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Writing Right: The Blog

LIFE, LOVE, COPYRIGHTS, ETC.

Someone recently asked me how he could find a reliable editor for his first novel. It seems the last people he'd hired stole his "uncopyrighted work," which left him with a bad taste in his mouth for this whole writing/publishing business. Understandbly. Adding to his trauma, he wants to publish his novel by the end of 2021. Is that even possible?

 

Well, first, I corrected some fallacies that others were throwing his way, so he didn't waste time running down a blind alley. Here's what I told him in a nutshell

 

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  1. You don't have to register your work with the U.S. Copyright Office to protect it, and, in fact, you can't do so unless you're a U.S. citizen. Registering your work, while having some advantages, also takes time, and that's something of which you don't seem to have a lot. The good news is that, regardless of where you live, virtually all countries recognize the copyright of a work from the time of its completion. If you could afford an attorney or a legal counseling group's recommendation—or even learn more about copyright law yourself—you could go to the thieves of your work and demand in writing that they cease publication and reimburse you for any monetary losses you may have suffered. In lieu of hiring an attorney, you could join a writing association such as the Author's Guild, which provides complimentary legal advice and services to their author members.
  2. As for getting an agent, you can't just look in a guide and select one to represent you. Agents are overwhelmed by requests for agency representation and, thus, can afford to be incredibly selective. I've long said that the only thing more difficult than getting a book published conventionally is locating a receptive literary agent. And I say this, having had six to date. But I'm the exception and not the rule.
  3. Similarly, while you search the Web to find conventional (that is, advance-paying) publishers who accept unagented manuscripts, the chances of anyone even reading your material, let alone contracting with you to publish it, are minimal. The reason, as in finding an agent, is that the ocean is filled with swimmers, and there are only so many lifeboats to pluck them out of the sea. Besides, conventional publishers take an average of anywhere from one to two years to bring a book to market.

As you're beginning to gather, this business of writing and getting published is not simple. Compounding your problem is your self-imposed deadline for getting your novel published. You can always publish it yourself via Amazon Kindle or some other POD (Print-On-Demand) publishing service relatively quickly and for little or no money down. Still, you'll have to pay for cover art, interior formatting, cover formatting front and back, proofreading, layout and design, and more. All of these things can get costly in a hurry.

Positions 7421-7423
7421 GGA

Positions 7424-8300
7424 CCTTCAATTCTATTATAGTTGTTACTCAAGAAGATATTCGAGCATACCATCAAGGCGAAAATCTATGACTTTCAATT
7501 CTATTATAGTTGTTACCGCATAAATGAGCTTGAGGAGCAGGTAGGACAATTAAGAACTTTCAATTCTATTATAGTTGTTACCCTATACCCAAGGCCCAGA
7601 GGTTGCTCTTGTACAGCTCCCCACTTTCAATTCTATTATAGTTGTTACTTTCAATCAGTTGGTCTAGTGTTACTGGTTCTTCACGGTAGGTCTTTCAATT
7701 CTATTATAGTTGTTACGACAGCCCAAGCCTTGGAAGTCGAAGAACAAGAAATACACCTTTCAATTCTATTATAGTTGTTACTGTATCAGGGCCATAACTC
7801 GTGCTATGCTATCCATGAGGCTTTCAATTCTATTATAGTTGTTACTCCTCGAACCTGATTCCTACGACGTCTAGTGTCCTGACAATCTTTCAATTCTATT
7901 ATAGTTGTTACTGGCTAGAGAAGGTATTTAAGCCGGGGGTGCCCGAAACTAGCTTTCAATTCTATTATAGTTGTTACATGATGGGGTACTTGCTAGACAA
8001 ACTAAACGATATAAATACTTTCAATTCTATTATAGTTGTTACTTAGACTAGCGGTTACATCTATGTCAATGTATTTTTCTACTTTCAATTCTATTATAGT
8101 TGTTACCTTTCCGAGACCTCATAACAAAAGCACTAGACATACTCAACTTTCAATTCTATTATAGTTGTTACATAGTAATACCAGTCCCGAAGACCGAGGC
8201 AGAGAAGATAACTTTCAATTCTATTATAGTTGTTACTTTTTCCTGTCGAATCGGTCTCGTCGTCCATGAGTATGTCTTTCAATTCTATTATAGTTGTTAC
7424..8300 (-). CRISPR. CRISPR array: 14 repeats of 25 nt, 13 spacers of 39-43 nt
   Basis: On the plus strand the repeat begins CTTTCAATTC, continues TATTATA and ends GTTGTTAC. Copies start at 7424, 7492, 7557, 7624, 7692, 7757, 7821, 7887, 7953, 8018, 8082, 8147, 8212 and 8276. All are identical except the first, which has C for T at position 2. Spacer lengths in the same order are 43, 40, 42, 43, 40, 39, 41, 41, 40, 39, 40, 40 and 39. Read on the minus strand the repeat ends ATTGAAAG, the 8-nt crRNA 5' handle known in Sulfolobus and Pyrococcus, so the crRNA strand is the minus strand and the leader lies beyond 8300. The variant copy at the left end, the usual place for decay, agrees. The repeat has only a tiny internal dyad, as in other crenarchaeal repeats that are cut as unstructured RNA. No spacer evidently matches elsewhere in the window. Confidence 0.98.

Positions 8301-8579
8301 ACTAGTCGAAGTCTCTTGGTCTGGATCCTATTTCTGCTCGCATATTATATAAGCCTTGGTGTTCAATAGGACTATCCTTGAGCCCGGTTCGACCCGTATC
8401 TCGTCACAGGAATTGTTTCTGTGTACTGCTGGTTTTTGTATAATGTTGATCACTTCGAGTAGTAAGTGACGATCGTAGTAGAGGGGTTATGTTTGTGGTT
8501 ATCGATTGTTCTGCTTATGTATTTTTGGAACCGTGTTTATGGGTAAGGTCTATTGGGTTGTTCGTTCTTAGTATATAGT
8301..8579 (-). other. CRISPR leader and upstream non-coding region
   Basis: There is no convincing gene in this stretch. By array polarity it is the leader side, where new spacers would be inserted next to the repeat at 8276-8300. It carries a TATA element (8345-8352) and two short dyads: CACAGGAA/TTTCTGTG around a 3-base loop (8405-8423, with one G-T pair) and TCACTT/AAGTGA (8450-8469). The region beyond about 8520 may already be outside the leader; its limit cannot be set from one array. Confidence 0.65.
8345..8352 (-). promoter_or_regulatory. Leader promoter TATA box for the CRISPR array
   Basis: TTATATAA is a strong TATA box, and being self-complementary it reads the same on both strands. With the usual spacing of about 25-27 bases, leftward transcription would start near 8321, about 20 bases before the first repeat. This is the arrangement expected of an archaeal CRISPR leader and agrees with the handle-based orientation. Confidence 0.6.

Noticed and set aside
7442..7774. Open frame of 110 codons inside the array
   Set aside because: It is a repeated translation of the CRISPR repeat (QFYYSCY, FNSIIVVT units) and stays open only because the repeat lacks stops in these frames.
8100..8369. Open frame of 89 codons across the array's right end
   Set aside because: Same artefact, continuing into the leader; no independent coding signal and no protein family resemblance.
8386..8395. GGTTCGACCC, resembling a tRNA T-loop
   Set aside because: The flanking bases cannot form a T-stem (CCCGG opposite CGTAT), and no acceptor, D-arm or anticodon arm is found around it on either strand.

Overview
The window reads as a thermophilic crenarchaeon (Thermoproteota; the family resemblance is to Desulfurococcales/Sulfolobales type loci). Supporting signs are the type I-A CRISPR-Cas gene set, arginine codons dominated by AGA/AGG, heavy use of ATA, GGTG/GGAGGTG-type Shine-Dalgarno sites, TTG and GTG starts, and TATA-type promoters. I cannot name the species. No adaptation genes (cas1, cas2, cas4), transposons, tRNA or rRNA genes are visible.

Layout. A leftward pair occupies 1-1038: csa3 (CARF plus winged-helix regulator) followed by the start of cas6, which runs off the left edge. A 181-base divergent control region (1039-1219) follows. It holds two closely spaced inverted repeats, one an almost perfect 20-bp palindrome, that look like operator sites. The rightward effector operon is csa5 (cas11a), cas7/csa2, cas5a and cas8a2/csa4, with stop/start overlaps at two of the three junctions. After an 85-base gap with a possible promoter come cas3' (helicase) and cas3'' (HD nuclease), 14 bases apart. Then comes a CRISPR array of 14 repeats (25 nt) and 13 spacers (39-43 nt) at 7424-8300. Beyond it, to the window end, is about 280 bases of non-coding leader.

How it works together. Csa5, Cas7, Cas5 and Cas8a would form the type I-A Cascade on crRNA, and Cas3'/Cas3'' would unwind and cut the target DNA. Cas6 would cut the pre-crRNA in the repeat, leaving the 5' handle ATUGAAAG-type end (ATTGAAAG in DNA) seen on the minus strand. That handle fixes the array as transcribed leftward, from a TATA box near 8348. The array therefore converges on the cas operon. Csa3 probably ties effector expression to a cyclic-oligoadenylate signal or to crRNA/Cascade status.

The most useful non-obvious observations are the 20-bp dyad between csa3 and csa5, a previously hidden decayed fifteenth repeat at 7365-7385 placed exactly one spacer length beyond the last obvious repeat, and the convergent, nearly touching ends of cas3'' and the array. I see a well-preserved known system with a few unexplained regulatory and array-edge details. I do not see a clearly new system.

With all this to take into consideration, given your circumstances, I'd suggest you hire someone to do the job. The person should be not only a top-notch editor but also an accomplished novelist who knows the in's and out's of the publishing industry. That person should also be qualified to take your book from final edit through POD publication, including all the potentially costly things I mentioned above. That means he or she either has to be incredibly talented in all areas of publishing or know of some affordable professionals in those areas in which he doesn't excel.

 

I believe this is the only way to accomplish everything you want before the end of the year and have it done correctly. Finding the right professional to see your book through, then, becomes tantamount to success.

 

Where do you look for this super-person? On the Internet, if you don't mind ending up with the wrong person or agency. The Web overflows with publishing fulfillment services that will handle everything for a hefty price. Instead, why not contact a few talented individuals, talk to some of their clients for personal recommendations, and make your choice from there. But you're going to have to hurry. You have six months to go before Zero Hour. And that's not much time for everything you need to do.

 

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Finally, I told him that if he wanted some recommendations, I'd be happy to send the names of several talented professionals I know to be affordable and reliable if he'll reach out to me at my Website here and click on the "Contact" tab on the main menu.

 

D. J. Herda is author of the new eBook series of writing advice, About Writing Right, available at Amazon and at fine booksellers everywhere.

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